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The Biomarkers of Concussions
Researchers across departments at UND explore the physiology of concussions
In front of a collection of athletic training students, Steve Westereng, LAT, ATC, MA, CSCS, chair and assistant professor of the UND Department of Sports Medicine, is talking concussions. Rolling up a ball of athletic tape and inserting it into a rubber glove, he inflates the glove and agitates it as students watch the tape-ball bounce about haphazardly in its makeshift cranium.
“Even if your brain is floating in fluid in your skull, do you think it’s fully immune to injury from this type of trauma?” Westereng (right) asks, admitting that the model is something of an exaggeration. “And do you think that just adding a helmet is going to stop that ball from moving in there completely? Not necessarily.”
It is for this simple physiological reason, says Westereng, that so many athletes, parents, and coaches have been concerned about sports-related concussions in the 21st Century.
Hearing these concerns, and seeing protocols come into use at the professional and collegiate levels, North Dakota legislators even took up the cause in 2011, adding a chapter to the North Dakota Century Code (NDCC) entitled “Concussion Management For Athletes and Teacher Support Program.” In addition to requiring schools and athletics organizations to institute real-time concussion management programs, the legislation provides for concussion education and training for students, parents, coaches, and teachers.
Legislation notwithstanding, even the most experienced clinician can have difficulty knowing for certain whether or not an athlete has suffered a concussion, says Westereng: “Management programs are good, but because everyone reacts to trauma differently, wading into that realm by setting up strict protocols is complicated not only medically but legally.
This is why there remains a pressing need to identify a more objective and accurate way for health providers and athletics organizations to determine who has and has not suffered concussion on the field or court.
Wondering if there was a way faculty and researchers at the UND School of Medicine and Health Sciences might contribute to a solution to this problem, Westereng called up his colleague Colin Combs, PhD. Chair and professor with the SMHS Department of Biomedical Sciences, Combs has built a career studying the mechanisms by which the inflammatory activation of brain cells contributes to neurodegeneration, particularly in the case of Alzheimer’s disease.
Westereng shared with Combs a study published last year in the Journal of Neurotrauma that explored the possibility of tracking specific biomarkers in athletes who had suffered head trauma to better diagnose concussion—as opposed to relying only on athletes’ self-reporting of symptoms.
“I said to Dr. Combs, ‘Do you know anything about this?’” Westereng recalls. “And he said, ‘Actually, I was looking into that already and wondering if someone here wanted to collaborate.’”
As it turns out, Combs explains, after a blow to the head the blood of concussed patients often registers higher levels of specific proteins. These levels remain elevated even after the patient stops reporting signs or symptoms of concussion, suggesting that the patient may still be in a delicate condition—even “injured” in a potentially serious way—even though she or he has been cleared to play again.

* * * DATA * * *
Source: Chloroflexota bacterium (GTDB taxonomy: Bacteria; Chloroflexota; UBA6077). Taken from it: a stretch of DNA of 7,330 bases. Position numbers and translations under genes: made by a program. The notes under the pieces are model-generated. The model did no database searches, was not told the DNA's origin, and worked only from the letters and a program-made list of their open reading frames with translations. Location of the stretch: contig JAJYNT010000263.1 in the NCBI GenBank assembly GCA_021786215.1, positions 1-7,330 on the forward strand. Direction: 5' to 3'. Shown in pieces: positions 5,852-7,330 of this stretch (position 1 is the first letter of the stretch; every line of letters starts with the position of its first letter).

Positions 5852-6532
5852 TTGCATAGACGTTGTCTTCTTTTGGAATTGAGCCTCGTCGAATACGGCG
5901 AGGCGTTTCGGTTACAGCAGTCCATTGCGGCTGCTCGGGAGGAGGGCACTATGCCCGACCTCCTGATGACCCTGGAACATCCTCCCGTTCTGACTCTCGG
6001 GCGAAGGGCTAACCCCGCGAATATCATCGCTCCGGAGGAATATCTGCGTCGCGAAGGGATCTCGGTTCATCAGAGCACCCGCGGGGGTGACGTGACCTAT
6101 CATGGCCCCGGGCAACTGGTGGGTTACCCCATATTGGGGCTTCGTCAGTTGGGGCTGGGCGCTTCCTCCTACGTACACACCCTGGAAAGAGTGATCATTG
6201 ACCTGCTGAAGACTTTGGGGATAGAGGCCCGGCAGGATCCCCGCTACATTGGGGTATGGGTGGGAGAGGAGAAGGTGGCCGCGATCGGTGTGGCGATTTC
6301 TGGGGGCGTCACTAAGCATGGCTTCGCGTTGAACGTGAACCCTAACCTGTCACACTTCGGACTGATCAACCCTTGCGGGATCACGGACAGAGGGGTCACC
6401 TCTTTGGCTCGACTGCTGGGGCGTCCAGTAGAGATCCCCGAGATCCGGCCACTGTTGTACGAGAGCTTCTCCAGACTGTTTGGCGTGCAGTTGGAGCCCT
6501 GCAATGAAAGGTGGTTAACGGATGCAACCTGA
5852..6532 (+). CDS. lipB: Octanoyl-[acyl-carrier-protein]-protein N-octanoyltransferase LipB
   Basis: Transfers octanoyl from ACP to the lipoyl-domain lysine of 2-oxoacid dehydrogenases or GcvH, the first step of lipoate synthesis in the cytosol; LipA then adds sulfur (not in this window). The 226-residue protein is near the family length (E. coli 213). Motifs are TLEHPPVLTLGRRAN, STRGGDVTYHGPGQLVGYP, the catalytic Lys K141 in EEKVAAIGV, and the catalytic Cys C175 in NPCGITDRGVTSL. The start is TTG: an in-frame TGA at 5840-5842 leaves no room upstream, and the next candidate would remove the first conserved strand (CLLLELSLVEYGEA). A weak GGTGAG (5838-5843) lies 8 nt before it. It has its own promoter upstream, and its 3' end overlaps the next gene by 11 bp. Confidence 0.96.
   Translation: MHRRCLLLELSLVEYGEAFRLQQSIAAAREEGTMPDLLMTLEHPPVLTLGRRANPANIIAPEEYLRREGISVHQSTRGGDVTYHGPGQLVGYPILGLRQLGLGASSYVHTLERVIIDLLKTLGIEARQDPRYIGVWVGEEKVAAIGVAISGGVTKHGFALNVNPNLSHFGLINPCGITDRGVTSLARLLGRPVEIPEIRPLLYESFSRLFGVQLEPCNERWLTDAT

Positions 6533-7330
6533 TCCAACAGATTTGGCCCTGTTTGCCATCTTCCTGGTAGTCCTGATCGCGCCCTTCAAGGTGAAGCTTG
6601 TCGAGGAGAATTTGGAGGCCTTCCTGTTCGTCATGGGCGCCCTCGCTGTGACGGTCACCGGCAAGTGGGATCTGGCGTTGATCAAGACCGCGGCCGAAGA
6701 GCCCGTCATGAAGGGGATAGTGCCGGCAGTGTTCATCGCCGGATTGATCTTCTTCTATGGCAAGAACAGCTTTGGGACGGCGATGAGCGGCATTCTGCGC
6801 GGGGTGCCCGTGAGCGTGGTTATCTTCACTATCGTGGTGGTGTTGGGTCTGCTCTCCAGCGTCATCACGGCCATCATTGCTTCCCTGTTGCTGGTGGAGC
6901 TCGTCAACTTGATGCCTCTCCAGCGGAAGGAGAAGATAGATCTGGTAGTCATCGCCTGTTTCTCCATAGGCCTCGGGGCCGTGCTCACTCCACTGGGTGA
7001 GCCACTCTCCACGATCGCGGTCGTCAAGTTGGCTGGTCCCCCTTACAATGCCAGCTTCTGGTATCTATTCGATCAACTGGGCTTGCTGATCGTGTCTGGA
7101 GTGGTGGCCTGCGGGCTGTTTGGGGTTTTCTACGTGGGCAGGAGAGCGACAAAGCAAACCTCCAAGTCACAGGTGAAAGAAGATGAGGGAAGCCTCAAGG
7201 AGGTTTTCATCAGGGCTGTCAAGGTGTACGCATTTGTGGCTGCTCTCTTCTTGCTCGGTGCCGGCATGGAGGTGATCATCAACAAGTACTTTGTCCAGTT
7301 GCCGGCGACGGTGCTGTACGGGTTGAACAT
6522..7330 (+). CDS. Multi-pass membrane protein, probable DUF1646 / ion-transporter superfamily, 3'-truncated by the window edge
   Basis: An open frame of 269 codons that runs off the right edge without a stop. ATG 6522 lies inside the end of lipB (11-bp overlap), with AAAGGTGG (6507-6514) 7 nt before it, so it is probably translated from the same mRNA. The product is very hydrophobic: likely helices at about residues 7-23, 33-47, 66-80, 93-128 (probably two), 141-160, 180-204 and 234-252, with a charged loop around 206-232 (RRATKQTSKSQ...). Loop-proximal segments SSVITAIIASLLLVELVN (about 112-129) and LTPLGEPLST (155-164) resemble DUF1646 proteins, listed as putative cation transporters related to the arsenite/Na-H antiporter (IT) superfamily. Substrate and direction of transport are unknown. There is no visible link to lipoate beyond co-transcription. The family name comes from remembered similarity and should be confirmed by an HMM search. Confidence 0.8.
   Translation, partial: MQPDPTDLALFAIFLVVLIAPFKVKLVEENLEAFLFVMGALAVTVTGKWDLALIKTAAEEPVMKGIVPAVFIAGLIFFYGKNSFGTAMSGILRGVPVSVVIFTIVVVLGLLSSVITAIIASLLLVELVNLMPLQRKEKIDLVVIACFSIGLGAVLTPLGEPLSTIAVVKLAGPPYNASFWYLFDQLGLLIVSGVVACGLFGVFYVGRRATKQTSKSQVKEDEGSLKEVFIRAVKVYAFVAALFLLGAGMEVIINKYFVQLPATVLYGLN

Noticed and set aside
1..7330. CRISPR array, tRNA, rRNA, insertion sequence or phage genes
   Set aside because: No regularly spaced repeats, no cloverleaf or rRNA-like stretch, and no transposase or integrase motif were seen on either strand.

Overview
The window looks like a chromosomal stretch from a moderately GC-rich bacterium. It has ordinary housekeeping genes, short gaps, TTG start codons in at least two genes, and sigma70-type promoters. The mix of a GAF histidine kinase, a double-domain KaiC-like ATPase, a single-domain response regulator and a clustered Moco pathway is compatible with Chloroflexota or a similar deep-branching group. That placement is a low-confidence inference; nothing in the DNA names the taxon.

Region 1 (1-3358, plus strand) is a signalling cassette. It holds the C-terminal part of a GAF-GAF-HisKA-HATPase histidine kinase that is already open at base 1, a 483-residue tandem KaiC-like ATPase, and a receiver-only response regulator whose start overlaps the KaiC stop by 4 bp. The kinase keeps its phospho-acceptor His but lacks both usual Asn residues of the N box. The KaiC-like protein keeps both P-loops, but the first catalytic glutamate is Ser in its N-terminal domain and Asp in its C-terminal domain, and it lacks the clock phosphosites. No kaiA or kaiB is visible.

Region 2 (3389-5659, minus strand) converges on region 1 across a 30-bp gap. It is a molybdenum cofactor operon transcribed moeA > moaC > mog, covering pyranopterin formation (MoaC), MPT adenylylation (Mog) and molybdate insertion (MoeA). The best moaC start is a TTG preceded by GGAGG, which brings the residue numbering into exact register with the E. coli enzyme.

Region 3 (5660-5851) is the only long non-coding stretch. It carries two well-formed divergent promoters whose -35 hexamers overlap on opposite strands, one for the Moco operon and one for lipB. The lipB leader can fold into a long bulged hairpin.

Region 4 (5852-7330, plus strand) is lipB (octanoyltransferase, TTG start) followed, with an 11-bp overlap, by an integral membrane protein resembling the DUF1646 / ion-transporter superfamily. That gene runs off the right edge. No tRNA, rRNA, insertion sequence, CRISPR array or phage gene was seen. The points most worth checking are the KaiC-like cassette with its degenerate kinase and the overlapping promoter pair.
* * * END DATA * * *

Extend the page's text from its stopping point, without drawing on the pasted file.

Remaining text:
This problem got both researchers thinking and working on developing a study that could be done at UND, not only to give athletic trainers and physicians better diagnostic tools, but to alleviate the problem of return-to-play decisions being reliant on athletes’ self-reports.
“A non-invasive blood-based biomarker screening tool would be huge. Such a measure could be incorporated into a standard care practice for athletic trainers and other providers managing concussive injury,” Combs (right) continues. “What I imagine we could think about doing at UND is track patients over the course of three or four years with a combination of standard methods, new blood-based methods, careful neuropsychiatric exams, and maybe even EEG in some cases, to try to determine objective biomarkers.”
The need is pressing not only for the purposes of diagnosis and treatment, concludes Westereng, but because leagues and schools are increasingly seeing the legal value in improving their treatment of concussion, which results in over two million emergency room visits a year in the U.S. (a figure that does not include the large number of concussive injuries that go unreported or undiagnosed). In other words, the abundance of concussion-related lawsuits pending that target the professional sports leagues, the NFL being only the most obvious example, has spurred state and local governments and amateur athletic organizations to find better ways to protect their athletes’ brains and themselves from liability.
According to Westereng, data from across the nation suggests that parents are starting to limit their kids’ participation in at least football, especially at the junior high school level, because of their fear of concussion and chronic traumatic encephalopathy, or CTE.
“As long as we have sports in our culture, we’ll have to deal with concussions,” concludes Westereng, adding that while athletes have been getting larger and faster on average, it has been difficult determining whether or not there are more concussions now than in the past because of improvements in documenting and assessing concussions. “If you look at the statistics even from UND, back in the 1980s the average football player weighed about 215 pounds. Now, the line is full of 300 pound guys. The average player is up 15 or 20 pounds from what they were in the eighties. That’s not insignificant.”